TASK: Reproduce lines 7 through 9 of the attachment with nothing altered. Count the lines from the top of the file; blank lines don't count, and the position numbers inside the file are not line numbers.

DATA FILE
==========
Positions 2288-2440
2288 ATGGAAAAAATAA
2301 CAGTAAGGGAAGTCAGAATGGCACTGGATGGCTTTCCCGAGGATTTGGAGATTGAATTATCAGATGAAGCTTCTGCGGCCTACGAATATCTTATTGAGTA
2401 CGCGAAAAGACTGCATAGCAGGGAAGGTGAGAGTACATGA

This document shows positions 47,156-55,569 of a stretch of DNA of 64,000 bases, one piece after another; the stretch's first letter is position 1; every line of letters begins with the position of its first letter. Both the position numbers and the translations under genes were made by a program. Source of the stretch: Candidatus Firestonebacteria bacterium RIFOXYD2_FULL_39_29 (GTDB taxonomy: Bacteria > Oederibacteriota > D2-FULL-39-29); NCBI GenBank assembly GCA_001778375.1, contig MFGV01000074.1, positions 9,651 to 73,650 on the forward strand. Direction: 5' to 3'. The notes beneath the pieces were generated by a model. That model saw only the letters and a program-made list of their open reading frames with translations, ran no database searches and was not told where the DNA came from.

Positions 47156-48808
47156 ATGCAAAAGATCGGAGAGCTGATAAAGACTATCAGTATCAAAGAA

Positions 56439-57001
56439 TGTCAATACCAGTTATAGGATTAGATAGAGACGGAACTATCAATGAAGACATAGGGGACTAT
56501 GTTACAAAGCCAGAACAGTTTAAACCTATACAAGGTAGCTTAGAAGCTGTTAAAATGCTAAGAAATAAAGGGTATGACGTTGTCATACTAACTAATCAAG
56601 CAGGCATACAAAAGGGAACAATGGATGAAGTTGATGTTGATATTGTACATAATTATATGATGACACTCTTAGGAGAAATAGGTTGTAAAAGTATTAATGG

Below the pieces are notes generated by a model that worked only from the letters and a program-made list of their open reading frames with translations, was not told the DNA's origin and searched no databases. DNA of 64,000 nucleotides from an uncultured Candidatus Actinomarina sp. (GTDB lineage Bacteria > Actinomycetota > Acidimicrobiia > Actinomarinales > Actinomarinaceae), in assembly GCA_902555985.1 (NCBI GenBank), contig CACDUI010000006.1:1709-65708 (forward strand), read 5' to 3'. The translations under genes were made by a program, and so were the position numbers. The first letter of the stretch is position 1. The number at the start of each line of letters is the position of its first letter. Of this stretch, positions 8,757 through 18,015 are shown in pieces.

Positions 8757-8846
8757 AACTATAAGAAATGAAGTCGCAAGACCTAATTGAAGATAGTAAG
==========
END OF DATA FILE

47156 ATGCAAAAGATCGGAGAGCTGATAAAGACTATCAGTATCAAAGAA

Positions 56439-57001
56439 TGTCAATACCAGTTATAGGATTAGATAGAGACGGAACTATCAATGAAGACATAGGGGACTAT